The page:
Hard to believe someone who enjoys that much physical activity could be heavy. Even with my physical activity I was over weight and managed to get to 300 pounds by the time I was 25.  The problem was never that I was lazy - the problem was my relationship with food.  I would hike Red Rock all day and come home and eat an entire large extra cheese pizza, bread sticks, and cake.  Then I would hate myself for having cancelled out all my hard work and I would eat again. After a long day of working, school, and whatever physical activity I had done I would end my night with an entire container of Ben and Jerry's Phish Food.  I understand now why I was eating the way I was and it had nothing to do with hunger and everything to do with being unhappy.

     When I reached my breaking point and signed up for Weight Watchers it wasn't hard for me to exercise.  I added more activity to my regime and took control of my eating.  I took the stairs when I could, parked far away, walked the long way, hiked, roller skated, and I did my work out videos. None of it felt like torture. I enjoy putting my body to work. I found the weight falling off and within 16 months I had lost 125 pounds.  My body was ready to do all the physical activities I could not when I was overweight.  I no longer had knee and lower back pain. I could push myself harder and longer. I reached a life long goal of running a 5K.  I ran it in 33 minutes and could not have been happier.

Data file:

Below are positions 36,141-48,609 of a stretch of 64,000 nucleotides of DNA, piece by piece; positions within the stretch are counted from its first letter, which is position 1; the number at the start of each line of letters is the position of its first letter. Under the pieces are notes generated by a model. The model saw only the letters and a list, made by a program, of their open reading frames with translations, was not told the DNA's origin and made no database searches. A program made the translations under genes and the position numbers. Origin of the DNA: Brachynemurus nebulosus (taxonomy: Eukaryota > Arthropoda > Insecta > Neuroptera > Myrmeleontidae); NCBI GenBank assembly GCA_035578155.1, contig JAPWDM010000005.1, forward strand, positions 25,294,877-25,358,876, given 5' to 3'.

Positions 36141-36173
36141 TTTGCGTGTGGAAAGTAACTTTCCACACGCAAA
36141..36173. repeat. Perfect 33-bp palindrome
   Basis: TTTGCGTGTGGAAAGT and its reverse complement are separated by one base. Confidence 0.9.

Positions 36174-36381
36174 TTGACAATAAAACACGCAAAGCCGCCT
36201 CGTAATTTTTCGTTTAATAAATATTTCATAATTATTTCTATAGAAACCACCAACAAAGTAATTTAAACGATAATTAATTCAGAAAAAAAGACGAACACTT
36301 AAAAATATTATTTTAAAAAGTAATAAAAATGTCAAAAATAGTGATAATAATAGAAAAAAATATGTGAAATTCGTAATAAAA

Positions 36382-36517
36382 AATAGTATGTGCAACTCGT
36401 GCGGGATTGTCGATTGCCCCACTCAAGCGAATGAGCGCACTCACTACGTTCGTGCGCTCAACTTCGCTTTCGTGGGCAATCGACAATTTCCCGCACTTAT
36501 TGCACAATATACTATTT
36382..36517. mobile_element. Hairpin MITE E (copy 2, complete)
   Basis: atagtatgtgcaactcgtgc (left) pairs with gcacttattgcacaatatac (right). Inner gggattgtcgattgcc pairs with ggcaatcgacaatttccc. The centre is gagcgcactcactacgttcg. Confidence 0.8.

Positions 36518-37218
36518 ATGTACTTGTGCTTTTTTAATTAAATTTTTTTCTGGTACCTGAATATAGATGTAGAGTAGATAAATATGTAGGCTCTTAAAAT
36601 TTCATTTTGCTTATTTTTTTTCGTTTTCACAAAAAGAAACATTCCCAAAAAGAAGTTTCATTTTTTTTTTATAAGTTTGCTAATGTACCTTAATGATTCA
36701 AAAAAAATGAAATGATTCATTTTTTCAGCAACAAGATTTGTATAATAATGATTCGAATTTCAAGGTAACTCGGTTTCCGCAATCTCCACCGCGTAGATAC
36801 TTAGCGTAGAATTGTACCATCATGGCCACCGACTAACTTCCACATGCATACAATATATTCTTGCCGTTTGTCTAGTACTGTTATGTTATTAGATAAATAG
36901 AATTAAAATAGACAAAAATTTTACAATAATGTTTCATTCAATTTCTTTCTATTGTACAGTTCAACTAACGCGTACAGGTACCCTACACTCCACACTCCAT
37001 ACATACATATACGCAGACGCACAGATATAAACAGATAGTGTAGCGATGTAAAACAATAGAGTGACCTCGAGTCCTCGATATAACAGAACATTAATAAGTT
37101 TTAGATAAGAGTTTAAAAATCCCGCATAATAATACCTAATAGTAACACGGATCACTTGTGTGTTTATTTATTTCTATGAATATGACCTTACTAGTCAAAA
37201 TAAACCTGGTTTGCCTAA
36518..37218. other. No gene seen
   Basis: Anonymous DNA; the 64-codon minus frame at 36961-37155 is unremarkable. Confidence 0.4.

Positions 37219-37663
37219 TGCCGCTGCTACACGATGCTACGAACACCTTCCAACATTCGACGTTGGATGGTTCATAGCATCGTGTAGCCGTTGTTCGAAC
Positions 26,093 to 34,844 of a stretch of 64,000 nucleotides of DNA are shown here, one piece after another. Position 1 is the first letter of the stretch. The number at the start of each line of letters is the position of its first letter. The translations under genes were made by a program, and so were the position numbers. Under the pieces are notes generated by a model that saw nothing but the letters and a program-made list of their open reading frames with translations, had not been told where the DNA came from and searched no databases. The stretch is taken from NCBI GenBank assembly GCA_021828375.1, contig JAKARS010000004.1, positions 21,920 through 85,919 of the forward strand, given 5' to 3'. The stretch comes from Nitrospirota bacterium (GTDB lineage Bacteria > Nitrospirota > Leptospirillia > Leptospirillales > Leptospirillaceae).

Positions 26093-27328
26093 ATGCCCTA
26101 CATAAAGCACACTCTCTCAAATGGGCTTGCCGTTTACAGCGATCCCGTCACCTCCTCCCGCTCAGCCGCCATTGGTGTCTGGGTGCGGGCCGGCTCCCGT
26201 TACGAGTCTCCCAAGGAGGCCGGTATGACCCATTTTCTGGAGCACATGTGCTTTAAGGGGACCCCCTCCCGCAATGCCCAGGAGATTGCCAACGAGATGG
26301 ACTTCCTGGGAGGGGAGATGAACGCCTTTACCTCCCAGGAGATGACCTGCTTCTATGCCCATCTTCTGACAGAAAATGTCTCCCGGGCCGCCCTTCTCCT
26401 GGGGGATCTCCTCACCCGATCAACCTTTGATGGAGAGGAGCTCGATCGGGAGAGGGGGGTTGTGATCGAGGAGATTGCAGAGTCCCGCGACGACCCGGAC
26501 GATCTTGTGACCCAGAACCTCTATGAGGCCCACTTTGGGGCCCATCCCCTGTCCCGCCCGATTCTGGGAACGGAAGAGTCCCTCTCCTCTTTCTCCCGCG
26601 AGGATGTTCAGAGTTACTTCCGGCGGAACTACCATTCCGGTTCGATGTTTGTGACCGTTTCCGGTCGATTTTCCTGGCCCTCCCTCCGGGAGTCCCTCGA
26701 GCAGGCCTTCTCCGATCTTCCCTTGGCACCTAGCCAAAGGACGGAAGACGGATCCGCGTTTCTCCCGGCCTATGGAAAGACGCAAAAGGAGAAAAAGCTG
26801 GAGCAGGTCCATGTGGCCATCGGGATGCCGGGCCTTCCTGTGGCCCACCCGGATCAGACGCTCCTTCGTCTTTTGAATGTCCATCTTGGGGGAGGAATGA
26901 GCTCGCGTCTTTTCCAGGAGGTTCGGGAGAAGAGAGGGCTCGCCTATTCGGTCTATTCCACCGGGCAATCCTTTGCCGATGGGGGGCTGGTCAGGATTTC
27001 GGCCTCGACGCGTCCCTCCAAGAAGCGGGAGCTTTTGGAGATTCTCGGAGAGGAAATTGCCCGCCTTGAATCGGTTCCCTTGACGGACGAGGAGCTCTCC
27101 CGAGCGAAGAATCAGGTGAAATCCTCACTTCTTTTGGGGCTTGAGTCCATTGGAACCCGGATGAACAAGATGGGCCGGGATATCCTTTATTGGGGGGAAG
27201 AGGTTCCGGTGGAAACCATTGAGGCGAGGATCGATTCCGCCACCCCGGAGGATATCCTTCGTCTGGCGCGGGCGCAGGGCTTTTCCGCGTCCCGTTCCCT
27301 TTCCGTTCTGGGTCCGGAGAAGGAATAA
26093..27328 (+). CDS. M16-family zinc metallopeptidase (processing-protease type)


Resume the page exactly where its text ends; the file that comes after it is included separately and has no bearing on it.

Today I workout 5 days a week. I do it because I love it, I need it, and my body responds to it. I used Groupon to find new classes without a long commitment or ridiculous prices. I have tried a vast variety of classes. My favorite is ballet and my least favorite is Birkam yoga.  A lot of places will let you try a class for free to see if it is a fit for you.  Exercise is more than jumping-jacks and sit-ups.  I am a card carrying gym member. I love Zumba! It's my new addiction. Exercise can be fun and an escape from stress.  There are options to fit everyone. Exercise is for everyone regardless of size, age, and ability.

     Being over weight can run much deeper than being lazy. Before we point fingers and place judgement on those that carry extra weight let us try to remember that we do not know what their life is like and what stresses they carry.  Let us encourage each other to move more simply because it is good for us and let the weight take care of itself.

 I no longer work out to lose weight. I workout to maintain my weight, shape my body, and feel good about myself. When I am covered in sweat I am happy. I know I have done my body and mind good and will continue to do so for as long as I can.  The idea that people exercise only to lose weight needs to be destroyed. I am happy with my body, I am not trying to get a thigh gap, I know my six pack will always be hidden, my arms will jiggle when I wave, and that is OK!